Austin Rivers, on the other hand, is more of a work-in-progress. His point guard instincts aren’t quite there yet, and he has a mindset more like Russell Westbrook. The problem is, he lacks the athleticism that Westbrook has that allows him to attack the basket and finish through contact. Unless he learns to pick his spots, he’s going to learn quickly that denial is not just a river in Egypt.
With Davis, Gordon, Anderson, and Rivers, New Orleans appears to have a decent core group to build around over the next few years. This year, the core will lack experience, and the surrounding players are going to lack talent, so the playoffs aren’t quite in the picture. But they’re going to surprise a few people with how close they get.
Prediction: 35-47, 11th in Western Conference
2012 Record: 42-24
2012 Prorated Record: 52-30
2012 Scoring Margin: 3.30
2012 Pythagorean Record: 41-25
2012 Pythagorean Prorated: 51-31
Expected Rotation: George Hill, Paul George, Danny Granger, David West, Roy Hibbert (starters); Gerald Green, D.J. Augustin, Tyler Hansbrough, Ian Mahinmi, Sam Young, Sundiata Gaines, Miles Plumlee (bench)
Once George Hill was inserted into the starting lineup, this team became pretty incredible. They went 8-2 over the last 10 games of the regular season, with the only losses coming in overtime against a Sixers club that was fighting for a playoff spot, and a 5-point loss against the #1 seed Bulls. Even including those losses, they had a scoring margin of +7.4 during that 10-game stretch. Over the course of a full season, that’s the equivalent of a 60-win season.
It was the starting lineup in particular that dominated. Hill, George, Granger, West, and Hibbert played 229 minutes together during this stretch, and in those minutes, they out-scored opponents by 72 points. That’s +15.1 points per 48 minutes, which would be the equivalent of roughly a 75-win season.
Are the Pacers going to win 75 games? Obviously not. Are they even going to win 60? Again, no. But they’re going to be a very good team. The only thing that could really trip them up is a bout with the injury bug. They were remarkably healthy last season, with their top nine players missing just a combined 34 games last season, and 16 of those were from George Hill. If Danny Granger’s health reverts back to its 2008-2010 level, when he missed 15+ games in back-to-back seasons, Indiana will see a dip.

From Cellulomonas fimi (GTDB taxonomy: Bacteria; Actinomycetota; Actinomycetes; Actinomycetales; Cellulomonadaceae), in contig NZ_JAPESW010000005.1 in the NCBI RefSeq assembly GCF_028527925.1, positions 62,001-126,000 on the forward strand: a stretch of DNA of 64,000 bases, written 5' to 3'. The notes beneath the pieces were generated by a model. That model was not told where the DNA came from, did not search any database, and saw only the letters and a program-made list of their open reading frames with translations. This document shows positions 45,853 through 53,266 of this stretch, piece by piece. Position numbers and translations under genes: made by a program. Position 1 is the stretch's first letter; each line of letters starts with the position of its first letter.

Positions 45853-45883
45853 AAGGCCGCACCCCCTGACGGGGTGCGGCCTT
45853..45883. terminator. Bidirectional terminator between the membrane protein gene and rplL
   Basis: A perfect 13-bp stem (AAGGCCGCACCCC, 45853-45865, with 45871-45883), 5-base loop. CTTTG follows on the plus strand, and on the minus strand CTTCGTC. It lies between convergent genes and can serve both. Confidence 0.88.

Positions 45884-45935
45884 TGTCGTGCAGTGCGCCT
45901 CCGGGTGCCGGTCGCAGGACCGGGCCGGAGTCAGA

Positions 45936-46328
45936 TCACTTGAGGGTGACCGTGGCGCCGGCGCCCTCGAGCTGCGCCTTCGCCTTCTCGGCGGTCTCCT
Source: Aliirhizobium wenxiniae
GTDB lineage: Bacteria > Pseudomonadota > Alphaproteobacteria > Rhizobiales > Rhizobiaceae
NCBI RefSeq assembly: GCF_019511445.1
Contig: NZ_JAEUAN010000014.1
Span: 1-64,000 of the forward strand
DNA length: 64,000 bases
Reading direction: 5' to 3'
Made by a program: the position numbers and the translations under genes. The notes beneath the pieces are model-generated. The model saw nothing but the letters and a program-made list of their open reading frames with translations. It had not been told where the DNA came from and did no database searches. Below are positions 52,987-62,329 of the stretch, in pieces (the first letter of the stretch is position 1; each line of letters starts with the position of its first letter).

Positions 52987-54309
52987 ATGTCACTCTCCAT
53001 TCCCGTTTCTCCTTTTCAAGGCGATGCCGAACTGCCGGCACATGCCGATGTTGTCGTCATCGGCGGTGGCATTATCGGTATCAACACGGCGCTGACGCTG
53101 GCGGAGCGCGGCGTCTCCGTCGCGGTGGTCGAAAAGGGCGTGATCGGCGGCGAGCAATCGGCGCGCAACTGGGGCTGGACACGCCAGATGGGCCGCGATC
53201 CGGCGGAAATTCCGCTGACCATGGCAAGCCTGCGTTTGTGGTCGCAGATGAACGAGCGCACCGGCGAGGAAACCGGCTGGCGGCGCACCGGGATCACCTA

Their biggest weakness last season was their bench. If you look at the on/off numbers for individual players, that becomes quite apparent. Their starters all have strong numbers (+11.7 for Granger, +4.5 for Hibbert, +7.3 for George, +5.5 for West), while their bench was rather embarrassing (-7.6 for Hansbrough, -7.1 for Lou Amundson, -11.0 for Dahntay Jones). Darren Collison and George Hill, who each spent time as a starter and a bench player, posted mostly neutral numbers.
Their bench should be much better this year – Ian Mahinmi is a clear upgrade over Amundson, Gerald Green dominated the D-League and then followed that up with a productive stint in New Jersey last year – he’ll be a clear upgrade over Jones. They also brought in D.J. Augustin to replace the departed Darren Collison (and by that I mean he’s not on the team anymore, not dead), and there shouldn’t be much of a drop-off there.
With an improved bench and a full season with Hill in the starting lineup, Indiana should find themselves close to the top of the Eastern Conference once again.
Prediction: 53-29, 3rd in Eastern Conference
2012 Record: 26-40
2012 Prorated Record: 32-50
2012 Scoring Margin: -2.20
2012 Pythagorean Record: 28-38
2012 Pythagorean Prorated: 35-47
Expected Rotation: Ricky Rubio, Brandon Roy, Andrei Kirilenko, Kevin Love, Nikola Pekovic (starters); Derrick Williams, Chase Budinger, Luke Ridnour, J.J. Barea, Alexy Shved, Greg Steimsma, Dante Cunningham (bench)
Minnesota could have easily made the playoffs last year with a healthy roster. They started the season 21-19 and were on an 8-3 run before Rubio and Pekovic went down with injuries and limped to a 5-21 finish (including an ugly 1-13 stretch to end the season).
When I began compiling my projections, I was expecting to put Minnesota in the playoffs this year, but Rubio’s ACL injury progressed slower than expected (he won’t be back until mid-December) and Love broke his hand (he’s also likely out until December). Now they’re forced to scrape the bottom of the barrel for the first six weeks of the season.
That being said, they did improve their biggest weakness from a year ago, which was their failure to find any production from their wing spots. Wesley Johnson was among the worst starters in the league last year, and Martell Webster, Wayne Ellington, and Michael Beasley didn’t fare much better. This year, the Wolves brought in a few reclamation projects, coaxing Brandon Roy out of retirement and inviting Andrei Kirilenko back to the NBA after he lay waste to the Russian VBL last year with CSKA Moscow. They also dealt for Chase Budinger and signed Alexy Shved, another Russian import. All four of these guys (with the possible exception of Roy – he’s still a bit up in the air) should be better than anyone they played at the two or the three last year.
If Derrick Williams can make a leap forward, they could tread water long enough that when Love and Rubio come back, they’re ready for a playoff push. Ultimately, however, I think they fall just short.
Prediction: 39-43, 9th in Western Conference